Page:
1%

One Percent Improvement
By Lisa Gschwandtner
After completing 17 Iron Man Triathlons (swimming 2.4 miles, biking 112 miles and running 26.2 miles) and becoming a world-record holder for the Iron Man USA course, Don Fink knows the importance of training and self-motivation. At his most recent job as managing director of the Mid-Atlantic Region for the Private Banking Division of Citi-Group (where he headed up a team of about 30 professional salespeople who helped $30-million-plus executives with their investments and other financial needs), Fink says the worst thing salespeople can do is work only for the short-term.

“Some days people will be all pumped up and they come in and make a lot of cold calls,” Fink observes. “Other days they’re burned out. They aren’t in the mood to do it.”

Fink sees a strong parallel between achievement and consistency, and believes salespeople who are in it for the long run will get better results.

“Don’t have the idea that you’ve got to have this mega-big day and do 150 cold calls and then tomorrow be so burned out from it you can’t do anything,” advises Fink. “The same applies to training. Going too hard, going too long and then having setbacks is really what you want to avoid. Consistency is the key.”

“If I had to pick one thing that’s been my key to success, both in business and athletics, it’s to just focus on getting a little bit better at a time – just 1% better than where you are now,” says Fink. “And it’s also very helpful if you can figure out ways to benchmark that so you can actually gauge your progress over time. But if you focus on just getting 1% better all the time and block everything else out, the gap keeps closing, and sooner or later you look back and you realize that those 1%s have added up to substantial improvement.”

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Wear Sunscreen

Wear Sunscreen
Mary Schmich

If I could offer you only one tip for the future, sunscreen would be
it.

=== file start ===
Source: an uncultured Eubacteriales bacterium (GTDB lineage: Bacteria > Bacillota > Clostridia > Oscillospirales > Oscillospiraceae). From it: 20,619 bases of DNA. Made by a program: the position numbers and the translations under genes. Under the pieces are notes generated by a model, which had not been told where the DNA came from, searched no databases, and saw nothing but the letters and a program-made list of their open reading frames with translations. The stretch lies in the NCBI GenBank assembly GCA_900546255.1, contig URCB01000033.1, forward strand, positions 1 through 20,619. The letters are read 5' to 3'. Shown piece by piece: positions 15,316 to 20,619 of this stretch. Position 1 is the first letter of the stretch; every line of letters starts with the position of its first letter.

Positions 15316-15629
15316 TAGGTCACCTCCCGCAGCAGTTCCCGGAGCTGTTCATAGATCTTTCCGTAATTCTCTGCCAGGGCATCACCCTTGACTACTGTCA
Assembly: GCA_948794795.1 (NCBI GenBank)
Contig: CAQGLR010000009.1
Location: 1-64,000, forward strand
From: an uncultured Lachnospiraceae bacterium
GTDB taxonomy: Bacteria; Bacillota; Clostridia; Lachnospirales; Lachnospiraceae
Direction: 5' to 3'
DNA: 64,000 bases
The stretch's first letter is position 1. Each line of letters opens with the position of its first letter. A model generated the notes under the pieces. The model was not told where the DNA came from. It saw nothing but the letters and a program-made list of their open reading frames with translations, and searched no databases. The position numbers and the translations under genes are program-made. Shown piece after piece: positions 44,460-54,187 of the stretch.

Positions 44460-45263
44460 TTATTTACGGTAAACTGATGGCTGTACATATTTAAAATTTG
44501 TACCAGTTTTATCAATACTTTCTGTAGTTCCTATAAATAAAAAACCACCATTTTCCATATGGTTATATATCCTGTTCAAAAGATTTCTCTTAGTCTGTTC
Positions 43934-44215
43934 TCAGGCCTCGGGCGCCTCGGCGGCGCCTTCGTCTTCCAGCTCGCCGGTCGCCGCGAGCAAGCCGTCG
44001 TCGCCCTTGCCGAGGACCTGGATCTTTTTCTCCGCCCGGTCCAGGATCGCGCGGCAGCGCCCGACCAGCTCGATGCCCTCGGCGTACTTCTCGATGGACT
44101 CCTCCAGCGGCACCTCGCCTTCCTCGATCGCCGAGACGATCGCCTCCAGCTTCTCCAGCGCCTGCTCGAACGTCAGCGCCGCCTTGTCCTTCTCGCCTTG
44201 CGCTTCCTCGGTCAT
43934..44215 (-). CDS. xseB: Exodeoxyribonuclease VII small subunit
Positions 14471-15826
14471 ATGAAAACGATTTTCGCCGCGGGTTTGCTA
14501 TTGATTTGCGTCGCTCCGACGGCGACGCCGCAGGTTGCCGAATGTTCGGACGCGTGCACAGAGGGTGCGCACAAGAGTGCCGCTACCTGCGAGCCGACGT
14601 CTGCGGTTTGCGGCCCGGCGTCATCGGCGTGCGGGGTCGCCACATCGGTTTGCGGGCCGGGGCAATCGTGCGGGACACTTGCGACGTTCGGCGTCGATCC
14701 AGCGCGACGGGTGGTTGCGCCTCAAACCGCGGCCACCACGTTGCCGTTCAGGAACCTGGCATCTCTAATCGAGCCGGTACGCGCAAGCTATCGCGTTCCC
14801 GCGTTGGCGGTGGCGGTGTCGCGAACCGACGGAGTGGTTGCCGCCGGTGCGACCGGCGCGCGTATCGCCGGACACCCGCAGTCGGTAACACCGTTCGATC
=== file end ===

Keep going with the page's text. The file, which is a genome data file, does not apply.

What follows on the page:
The long term benefits of sunscreen have been proved by
scientists whereas the rest of my advice has no basis more reliable
than my own meandering experience.
I will dispense this advice now.

Enjoy the power and beauty of your youth.

Oh nevermind. you will not understand the power and beauty of your youth until they have faded.

But trust me, in 20 years you’ll look back at photos of yourself and
recall in a way you can’t grasp now how much possibility lay before
you and how fabulous you really looke.

You’re not as fat as you imagine.

Don’t worry about the future. or worry, but know that worrying is as
effective as trying to solve an algebra equation by chewing
bubblegum.

The real troubles in your life are apt to be things that never crossed your worried mind; the kind that blindside you at 4pm on some idle Tuesday.

Do one thing everyday that scares you

Sing

Don’t be reckless with other people’s hearts.

Don’t put up with people who are reckless with yours.

Floss

Don’t waste your time on jealousy.

Sometimes you’re ahead, sometimes you’re behind.

The race is long, and in the end, it’s only with yourself.

Remember the compliments you receive.

forget the insults. if you succeed in doing this, tell me how.

Keep your old love letters. throw away your old bank statements.

Stretch

Don’t feel guilty if you don’t know what you want to do with your
life…the most interesting people I know didn’t know at 22 what they
wanted to do with their lives.

some of the most interesting 40 year olds I know still don’t.

Get plenty of calcium.

Be kind to your knees, you’ll miss them when they’re gone.

Maybe you’ll marry, maybe you won’t, maybe you’ll have children,maybe
you won’t.

maybe you’ll divorce at 40, maybe you’ll dance the funky
chicken on your 75th wedding anniversary.

what ever you do, don’t congratulate yourself too much or berate yourself either – your choices are half chance, so are everybody else’s.

Enjoy your body, use it every way you can.

don’t be afraid of it, or what other people think of it, it’s the greatest instrument you’ll ever own.